Queensland must urgently overhaul its threatened species protection and recovery programs following a major internal review that reveals a disturbing lack of strategy, funding and oversight that is failing the state’s precious plants and animals.
The leaked internal review, reported by Guardian Australia today, presents a concerning picture of the Queensland Government’s efforts to save our species, despite the state being blessed with globally significant biodiversity and being the site of one of Australia’s most recent extinctions – the Bramble Cay melomys.
The review found among other things:
Australian Conservation Foundation (ACF) Nature Campaigner, Andrew Picone, said there were 955 plants and animals on Queensland’s threatened species list, including beloved creatures like the cassowary, Mary River turtle and northern quoll.
“These findings show that successive Queensland governments have abandoned our threatened species. A good government would invest in protecting our native species and helping those in the community who are committed to doing the same,” Mr Picone said.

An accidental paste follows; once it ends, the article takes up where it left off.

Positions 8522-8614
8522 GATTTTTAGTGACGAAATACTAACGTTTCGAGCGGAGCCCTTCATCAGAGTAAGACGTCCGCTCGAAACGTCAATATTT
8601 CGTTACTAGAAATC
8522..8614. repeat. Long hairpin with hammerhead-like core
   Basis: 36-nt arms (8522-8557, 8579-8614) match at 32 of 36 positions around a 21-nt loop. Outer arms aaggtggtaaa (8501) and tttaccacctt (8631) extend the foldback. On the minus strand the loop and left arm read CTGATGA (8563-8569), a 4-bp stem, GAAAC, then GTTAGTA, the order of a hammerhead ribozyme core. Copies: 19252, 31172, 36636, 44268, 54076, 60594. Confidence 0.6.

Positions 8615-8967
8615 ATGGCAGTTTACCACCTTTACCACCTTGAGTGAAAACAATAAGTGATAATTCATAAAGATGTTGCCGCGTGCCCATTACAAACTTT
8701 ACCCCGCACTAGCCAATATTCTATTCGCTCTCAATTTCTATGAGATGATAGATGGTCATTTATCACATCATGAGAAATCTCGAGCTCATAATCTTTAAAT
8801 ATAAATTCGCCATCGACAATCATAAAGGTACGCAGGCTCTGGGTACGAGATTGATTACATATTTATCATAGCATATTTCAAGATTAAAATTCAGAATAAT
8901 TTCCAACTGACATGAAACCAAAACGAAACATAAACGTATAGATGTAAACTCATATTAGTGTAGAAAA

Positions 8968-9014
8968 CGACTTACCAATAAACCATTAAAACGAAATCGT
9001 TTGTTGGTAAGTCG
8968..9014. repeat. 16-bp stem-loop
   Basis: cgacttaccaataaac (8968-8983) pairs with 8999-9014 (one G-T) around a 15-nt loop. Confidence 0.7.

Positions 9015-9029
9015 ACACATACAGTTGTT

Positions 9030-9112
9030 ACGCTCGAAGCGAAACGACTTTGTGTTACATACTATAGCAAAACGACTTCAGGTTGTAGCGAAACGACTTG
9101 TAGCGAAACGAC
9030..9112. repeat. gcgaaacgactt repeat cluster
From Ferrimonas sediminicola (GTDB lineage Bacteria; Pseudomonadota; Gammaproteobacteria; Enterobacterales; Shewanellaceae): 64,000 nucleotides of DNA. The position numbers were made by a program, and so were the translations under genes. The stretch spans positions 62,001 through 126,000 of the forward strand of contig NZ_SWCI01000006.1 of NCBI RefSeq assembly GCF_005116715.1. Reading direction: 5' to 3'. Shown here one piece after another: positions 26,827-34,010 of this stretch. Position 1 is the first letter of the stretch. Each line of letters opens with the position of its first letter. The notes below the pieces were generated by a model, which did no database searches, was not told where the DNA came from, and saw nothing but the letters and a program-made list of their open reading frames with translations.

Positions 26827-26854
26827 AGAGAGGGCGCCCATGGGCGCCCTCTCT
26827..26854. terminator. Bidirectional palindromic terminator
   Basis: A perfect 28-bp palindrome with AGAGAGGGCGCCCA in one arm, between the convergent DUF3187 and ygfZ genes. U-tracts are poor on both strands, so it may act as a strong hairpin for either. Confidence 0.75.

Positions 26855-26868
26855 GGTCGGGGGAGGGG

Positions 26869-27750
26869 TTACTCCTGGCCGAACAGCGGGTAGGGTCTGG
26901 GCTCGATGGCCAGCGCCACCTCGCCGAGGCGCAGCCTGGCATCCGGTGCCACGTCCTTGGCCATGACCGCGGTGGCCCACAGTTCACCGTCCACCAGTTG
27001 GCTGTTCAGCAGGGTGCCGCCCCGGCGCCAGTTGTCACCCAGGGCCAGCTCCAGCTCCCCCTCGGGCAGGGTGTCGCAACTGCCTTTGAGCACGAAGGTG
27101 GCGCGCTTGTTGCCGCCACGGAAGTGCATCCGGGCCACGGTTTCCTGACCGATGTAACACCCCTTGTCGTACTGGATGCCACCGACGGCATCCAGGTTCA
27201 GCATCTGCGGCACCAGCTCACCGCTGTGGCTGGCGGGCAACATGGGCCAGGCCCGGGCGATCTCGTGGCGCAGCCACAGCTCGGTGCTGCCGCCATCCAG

“Queenslanders are rightly proud of our beautiful environment and want the creatures that enrich their state to thrive.
“Queensland is not alone. Australia has one of the highest extinctions rates in the world and is failing to protect the critical habitat these creatures need to survive.
“While the review is welcome, we need more transparency and accountability from the Queensland Government before another species becomes extinct. This review is an important opportunity to implement meaningful reform to protect threatened species and critical habitats.
“The lack of state action to save species reinforces the need for national leadership. We need stronger national environment laws to protect threatened species, especially if we are to meet our international obligations to prevent extinctions.”
Read ACF’s report into Australia’s species extinction crisis and habitat clearing